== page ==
"I understand why some would prefer us to set up another remote learning option. We simply cannot do that," Tom Moore, superintendent of West Hartford schools, wrote in a letter to parents regarding concerns about Omicron. "The state of Connecticut does not consider remote learning as an alternative this year to in-school days."
The state reported on December 23, just before the holiday break, that more than 3,000 children in K-12 schools had tested positive over the previous seven days.
Kate Dias, president of the Connecticut Education Association, told the Hartford Courant Sunday that local teachers' unions want to adopt a remote learning model for the time being, while the Board of Education Union Coalition--which represents over 60,000 public education employees in the state--advised state officials to implement rigorous safety measures in order to return to in-person schooling.
"For districts unable to provide in-person learning in a safe manner, we believe distance learning should be followed until such time physical re-entry is safe for the entire school community... No school shall operate at a capacity that does not allow it to meet the standards below," wrote the union, listing on-site vaccinations, air filtration, and "aggressive contact tracing measures" as tactics that should be used to make schools safer.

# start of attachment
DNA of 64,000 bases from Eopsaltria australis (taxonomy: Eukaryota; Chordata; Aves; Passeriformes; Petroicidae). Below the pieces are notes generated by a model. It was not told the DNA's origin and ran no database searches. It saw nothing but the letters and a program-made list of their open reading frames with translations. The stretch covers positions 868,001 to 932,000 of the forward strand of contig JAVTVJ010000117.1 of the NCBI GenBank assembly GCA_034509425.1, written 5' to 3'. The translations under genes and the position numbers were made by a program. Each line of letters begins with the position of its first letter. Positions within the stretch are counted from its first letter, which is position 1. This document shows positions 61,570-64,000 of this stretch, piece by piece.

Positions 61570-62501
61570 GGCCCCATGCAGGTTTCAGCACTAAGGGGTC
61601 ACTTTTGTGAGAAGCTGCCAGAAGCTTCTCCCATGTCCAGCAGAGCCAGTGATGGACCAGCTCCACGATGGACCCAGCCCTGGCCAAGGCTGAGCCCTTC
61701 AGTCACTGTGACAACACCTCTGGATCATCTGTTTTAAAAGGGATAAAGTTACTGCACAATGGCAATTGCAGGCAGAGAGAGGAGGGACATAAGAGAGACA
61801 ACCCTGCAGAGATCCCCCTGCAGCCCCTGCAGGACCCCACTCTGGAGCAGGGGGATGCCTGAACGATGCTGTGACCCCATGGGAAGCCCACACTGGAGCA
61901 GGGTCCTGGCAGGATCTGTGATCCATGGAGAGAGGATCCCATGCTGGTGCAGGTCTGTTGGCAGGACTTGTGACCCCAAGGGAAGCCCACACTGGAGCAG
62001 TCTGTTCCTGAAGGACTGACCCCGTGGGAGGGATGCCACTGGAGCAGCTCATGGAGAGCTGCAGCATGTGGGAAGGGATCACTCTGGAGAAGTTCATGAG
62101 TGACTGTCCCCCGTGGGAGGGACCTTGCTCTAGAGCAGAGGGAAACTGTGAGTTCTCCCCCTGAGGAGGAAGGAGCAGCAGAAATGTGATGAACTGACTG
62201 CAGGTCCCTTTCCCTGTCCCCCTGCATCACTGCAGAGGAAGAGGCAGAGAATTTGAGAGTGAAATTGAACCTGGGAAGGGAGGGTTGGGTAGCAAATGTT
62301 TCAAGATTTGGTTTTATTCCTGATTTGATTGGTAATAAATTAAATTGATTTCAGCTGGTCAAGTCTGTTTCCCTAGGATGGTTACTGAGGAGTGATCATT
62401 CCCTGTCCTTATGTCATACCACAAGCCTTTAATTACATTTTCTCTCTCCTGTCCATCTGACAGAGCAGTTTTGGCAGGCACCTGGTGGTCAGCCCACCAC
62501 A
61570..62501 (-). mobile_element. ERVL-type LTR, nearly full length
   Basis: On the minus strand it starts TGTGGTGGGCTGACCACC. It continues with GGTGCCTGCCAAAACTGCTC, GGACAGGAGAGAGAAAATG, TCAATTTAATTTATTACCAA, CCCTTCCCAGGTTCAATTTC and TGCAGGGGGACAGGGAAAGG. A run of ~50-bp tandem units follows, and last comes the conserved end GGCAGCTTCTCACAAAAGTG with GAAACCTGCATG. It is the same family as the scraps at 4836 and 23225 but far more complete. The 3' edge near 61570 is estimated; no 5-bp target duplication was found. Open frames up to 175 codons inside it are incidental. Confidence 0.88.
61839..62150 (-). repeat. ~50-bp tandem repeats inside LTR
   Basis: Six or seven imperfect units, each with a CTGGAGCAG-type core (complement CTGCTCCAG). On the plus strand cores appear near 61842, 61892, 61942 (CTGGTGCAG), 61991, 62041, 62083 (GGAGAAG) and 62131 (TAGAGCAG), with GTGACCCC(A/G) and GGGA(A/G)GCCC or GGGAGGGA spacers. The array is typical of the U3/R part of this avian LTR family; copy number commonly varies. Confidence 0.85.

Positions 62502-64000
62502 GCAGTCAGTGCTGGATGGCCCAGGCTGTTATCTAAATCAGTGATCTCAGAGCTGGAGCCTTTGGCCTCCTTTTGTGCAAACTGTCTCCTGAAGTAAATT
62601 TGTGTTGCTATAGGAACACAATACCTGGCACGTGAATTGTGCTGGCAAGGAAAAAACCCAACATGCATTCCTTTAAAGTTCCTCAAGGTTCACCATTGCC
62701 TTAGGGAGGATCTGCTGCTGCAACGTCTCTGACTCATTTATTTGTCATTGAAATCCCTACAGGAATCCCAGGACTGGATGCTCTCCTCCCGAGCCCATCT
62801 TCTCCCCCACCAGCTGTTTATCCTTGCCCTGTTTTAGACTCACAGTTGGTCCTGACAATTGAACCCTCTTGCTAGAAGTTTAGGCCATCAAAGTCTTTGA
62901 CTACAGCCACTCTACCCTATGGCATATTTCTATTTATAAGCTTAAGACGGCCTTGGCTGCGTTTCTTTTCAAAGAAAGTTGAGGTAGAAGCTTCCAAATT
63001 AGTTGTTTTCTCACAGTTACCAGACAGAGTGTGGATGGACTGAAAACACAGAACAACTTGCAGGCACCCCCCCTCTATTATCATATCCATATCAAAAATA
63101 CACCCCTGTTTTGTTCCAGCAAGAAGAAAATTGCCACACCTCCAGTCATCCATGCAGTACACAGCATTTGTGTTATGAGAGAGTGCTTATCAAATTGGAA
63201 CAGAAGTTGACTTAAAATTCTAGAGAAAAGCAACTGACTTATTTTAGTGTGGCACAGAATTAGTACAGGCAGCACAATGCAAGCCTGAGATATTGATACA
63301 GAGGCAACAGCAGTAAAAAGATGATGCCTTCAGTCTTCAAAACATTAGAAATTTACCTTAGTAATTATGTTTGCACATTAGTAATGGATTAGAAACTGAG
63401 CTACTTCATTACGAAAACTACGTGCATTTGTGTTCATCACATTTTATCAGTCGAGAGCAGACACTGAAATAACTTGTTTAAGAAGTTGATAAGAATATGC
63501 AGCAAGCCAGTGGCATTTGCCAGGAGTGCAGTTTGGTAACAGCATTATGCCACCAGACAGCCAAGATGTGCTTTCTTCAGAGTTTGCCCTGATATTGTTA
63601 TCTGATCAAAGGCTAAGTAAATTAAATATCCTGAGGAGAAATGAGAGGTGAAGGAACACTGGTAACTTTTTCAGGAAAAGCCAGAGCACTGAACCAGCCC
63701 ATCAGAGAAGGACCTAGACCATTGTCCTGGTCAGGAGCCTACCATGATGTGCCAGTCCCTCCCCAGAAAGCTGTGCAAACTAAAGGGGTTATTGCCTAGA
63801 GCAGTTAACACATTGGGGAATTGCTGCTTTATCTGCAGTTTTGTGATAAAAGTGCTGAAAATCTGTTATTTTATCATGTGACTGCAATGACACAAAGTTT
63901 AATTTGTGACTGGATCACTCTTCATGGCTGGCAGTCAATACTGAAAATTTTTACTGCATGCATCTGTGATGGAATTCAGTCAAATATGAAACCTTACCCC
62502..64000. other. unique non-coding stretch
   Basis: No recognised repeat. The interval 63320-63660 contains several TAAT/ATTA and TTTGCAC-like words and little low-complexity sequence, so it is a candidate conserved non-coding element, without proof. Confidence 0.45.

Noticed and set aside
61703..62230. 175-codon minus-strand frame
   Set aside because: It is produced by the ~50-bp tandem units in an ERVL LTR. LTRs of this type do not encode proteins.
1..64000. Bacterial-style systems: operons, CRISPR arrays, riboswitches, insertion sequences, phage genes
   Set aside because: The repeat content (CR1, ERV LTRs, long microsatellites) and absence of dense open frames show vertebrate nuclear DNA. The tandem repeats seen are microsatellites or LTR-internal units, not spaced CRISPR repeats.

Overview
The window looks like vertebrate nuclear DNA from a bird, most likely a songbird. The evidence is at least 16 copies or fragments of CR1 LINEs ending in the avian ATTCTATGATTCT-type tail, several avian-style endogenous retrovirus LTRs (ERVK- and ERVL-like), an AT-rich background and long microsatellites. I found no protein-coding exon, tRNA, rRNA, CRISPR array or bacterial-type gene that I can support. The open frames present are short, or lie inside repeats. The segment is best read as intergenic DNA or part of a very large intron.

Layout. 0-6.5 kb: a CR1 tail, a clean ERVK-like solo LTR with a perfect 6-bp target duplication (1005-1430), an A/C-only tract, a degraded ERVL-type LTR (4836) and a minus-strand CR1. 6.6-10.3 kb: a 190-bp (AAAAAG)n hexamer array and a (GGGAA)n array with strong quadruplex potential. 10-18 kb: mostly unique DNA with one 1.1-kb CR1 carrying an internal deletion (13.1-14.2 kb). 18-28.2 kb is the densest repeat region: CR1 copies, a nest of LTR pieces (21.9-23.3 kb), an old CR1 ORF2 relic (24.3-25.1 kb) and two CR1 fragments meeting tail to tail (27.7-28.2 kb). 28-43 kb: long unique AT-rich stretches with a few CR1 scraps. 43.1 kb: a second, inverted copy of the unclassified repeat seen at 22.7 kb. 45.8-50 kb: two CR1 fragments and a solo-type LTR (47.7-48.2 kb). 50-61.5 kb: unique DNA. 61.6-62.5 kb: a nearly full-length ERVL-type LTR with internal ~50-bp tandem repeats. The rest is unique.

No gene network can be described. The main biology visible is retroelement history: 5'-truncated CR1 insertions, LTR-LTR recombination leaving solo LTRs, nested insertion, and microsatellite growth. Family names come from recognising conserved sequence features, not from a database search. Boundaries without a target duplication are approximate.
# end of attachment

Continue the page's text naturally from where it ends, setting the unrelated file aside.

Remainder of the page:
School districts in the state appear to be preparing for inevitable closures of school facilities due to illness among staff members.
"Families should be prepared for the possibility that their class may go remote, or even multiple classes and even potentially a school may go remote if there are so many cases, or if there's a lot of staffing shortages," New Haven Mayor Justin Elicker said at a press conference last Thursday, noting that the city is not considering "systemwide remote learning" as a safety precaution.